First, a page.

National Geographic, April 1889, Part 2

Report — Geography of the Sea, by George L. Dyer

We get a lot of lists of ships and ocean depths here.  Also lists of the temperatures and salinity of the ocean at different locations.  Really gripping stuff.  Why are there no charts in this article?  A few nautical charts or maps or something would have made this much more intelligible.

At this point, Dyer seems pretty convinced that oceanic currents stem exclusively from wind; things like differentials in temperature and/or salinity didn’t figure into it at all, apparently.  So, from a “so this is what things were like when people were just starting to science,” perspective, this article was pretty interesting.

Report — Geography of the Air, by A.W. Greely

At this point, I can’t even.  Really, the opening sentence says it all, In presenting to the National Geographic Society a summary of geographic advance as regards the domain of the air, the Vice-president finds a task somewhat difficult. I would think so, because, well, air. It moves, which is something that apparently the National Geographic Society was just figuring out in 1889.

This list in this article is of meteorologists and what they’ve discovered, which was actually a bit more interesting than most of the lists in this issue. Still not a page-turner, but at least something to hold the interest for a while.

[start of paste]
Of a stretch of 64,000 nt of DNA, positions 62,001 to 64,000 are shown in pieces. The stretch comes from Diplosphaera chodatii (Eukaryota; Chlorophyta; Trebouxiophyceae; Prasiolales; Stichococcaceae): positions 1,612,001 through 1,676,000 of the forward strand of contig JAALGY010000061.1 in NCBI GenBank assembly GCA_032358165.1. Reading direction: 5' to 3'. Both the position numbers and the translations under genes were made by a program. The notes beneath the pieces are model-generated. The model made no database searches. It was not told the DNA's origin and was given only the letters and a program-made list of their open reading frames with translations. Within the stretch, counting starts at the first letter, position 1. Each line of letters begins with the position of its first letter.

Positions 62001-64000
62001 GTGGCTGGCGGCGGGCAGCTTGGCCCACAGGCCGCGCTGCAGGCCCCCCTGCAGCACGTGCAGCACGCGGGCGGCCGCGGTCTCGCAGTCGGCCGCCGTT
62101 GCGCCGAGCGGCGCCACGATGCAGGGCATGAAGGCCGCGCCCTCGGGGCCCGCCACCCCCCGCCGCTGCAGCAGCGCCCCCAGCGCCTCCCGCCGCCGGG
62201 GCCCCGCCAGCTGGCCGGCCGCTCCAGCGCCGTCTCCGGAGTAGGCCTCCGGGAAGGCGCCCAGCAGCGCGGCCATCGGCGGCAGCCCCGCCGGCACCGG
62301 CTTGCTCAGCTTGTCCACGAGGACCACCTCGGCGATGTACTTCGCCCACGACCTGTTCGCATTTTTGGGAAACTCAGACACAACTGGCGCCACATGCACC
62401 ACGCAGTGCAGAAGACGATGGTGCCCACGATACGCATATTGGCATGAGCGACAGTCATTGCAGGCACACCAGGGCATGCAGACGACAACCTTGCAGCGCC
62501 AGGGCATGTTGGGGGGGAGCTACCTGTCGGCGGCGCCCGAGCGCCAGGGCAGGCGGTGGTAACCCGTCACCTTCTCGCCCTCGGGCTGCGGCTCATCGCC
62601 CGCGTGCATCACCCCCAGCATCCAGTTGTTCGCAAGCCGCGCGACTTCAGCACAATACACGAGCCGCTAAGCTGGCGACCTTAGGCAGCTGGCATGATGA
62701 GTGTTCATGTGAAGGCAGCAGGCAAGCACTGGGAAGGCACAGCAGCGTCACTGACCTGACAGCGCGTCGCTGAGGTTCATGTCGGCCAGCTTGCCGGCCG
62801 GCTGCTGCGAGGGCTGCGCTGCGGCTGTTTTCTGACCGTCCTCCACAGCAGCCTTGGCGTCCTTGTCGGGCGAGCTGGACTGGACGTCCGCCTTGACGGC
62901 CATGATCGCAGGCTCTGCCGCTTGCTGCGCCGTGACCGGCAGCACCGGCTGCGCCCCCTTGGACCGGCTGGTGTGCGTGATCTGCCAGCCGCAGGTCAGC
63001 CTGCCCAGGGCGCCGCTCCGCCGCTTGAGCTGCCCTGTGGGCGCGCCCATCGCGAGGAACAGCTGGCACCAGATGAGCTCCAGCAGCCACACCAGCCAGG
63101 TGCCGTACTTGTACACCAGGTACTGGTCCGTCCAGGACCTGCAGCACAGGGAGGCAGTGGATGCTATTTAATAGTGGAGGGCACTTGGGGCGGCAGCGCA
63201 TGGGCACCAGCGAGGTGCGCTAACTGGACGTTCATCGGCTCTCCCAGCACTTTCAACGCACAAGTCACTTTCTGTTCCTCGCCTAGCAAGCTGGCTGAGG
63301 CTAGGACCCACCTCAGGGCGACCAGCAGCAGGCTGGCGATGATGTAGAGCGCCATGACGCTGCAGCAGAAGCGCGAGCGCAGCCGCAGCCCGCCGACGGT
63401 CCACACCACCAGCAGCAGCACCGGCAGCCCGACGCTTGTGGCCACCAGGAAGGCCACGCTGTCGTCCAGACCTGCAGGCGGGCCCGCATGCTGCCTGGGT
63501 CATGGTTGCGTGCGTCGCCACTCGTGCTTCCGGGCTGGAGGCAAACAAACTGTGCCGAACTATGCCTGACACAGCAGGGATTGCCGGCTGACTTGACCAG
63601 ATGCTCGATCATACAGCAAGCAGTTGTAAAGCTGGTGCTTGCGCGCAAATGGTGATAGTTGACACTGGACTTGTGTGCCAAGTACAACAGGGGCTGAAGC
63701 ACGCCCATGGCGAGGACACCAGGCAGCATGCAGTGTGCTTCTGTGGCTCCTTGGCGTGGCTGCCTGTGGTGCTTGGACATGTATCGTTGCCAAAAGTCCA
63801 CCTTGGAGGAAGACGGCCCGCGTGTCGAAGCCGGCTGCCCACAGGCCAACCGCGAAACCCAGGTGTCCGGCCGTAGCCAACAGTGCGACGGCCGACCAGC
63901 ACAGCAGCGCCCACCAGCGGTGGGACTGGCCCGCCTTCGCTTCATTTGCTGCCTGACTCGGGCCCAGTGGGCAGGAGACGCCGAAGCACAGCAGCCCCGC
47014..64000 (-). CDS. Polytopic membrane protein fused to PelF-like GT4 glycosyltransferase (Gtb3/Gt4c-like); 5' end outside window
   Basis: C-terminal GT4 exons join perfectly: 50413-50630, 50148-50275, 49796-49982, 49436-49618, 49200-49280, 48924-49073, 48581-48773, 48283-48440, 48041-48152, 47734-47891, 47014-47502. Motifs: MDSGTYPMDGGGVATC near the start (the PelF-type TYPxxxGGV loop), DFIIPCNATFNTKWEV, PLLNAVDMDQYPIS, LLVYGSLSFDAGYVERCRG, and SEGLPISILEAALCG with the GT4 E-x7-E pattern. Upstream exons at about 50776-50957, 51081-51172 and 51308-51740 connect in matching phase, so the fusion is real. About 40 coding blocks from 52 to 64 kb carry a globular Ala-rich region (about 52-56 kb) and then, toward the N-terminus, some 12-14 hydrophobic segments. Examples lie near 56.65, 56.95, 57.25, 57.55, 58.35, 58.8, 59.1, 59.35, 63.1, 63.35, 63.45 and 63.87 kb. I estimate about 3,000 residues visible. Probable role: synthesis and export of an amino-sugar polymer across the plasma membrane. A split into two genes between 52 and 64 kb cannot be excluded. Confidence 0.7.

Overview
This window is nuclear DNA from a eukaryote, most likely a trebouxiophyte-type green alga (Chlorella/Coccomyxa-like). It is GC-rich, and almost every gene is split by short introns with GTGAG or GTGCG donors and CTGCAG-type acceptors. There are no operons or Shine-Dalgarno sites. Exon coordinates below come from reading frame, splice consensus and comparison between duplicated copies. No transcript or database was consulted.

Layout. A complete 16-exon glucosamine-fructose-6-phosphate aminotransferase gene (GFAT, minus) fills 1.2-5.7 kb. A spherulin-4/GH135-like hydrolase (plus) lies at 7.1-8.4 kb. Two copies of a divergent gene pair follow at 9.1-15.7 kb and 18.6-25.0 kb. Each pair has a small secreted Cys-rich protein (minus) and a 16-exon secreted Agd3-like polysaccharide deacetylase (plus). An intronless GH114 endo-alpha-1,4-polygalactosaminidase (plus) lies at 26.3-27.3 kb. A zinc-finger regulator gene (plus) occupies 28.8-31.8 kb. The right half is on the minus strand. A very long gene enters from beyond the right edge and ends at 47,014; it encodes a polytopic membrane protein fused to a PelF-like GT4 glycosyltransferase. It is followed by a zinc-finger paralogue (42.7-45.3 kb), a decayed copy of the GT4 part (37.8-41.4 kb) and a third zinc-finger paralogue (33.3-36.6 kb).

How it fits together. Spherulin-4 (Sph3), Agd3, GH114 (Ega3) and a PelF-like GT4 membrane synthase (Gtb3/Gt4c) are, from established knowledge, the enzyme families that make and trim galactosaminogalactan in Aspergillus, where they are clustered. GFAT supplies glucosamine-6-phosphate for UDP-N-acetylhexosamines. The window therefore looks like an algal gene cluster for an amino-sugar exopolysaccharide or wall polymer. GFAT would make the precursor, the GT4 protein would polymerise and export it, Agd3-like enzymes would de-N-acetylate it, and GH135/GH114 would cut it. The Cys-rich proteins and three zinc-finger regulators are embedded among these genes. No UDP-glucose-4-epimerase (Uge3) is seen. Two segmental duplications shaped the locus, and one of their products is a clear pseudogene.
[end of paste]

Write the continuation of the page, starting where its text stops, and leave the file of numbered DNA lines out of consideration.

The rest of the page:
Report — Geography of Life, by C. Hart Merriam

Merriam admits upfront here that he cannot summarize what others have done this year in terms of the “geography of life,” because there have been no publications on the topic.  So, he instead spends his nine paragraphs on what he believes the purpose of the Department of Life to be.

This made article one of the few interesting parts of this issue, even if it’s a bit difficult to summarize. Merriam envisions making maps of where different species are to be found and then being able to create “natural faunal districts” from them.  I wonder if he ever followed through on this plan.

Next up, more December 2015 (we go to New York City next) and then, on my roughly-weekly walk on Monday, April 11, I will keep reading July 1889.  I’m going to spend about an hour walking, so I doubt I’ll be able to make it through all of the rest of The Rivers and Valleys of Pennsylvania (I’ve tackled the first two of the five sections at this point), but I’ll give it my best shot.

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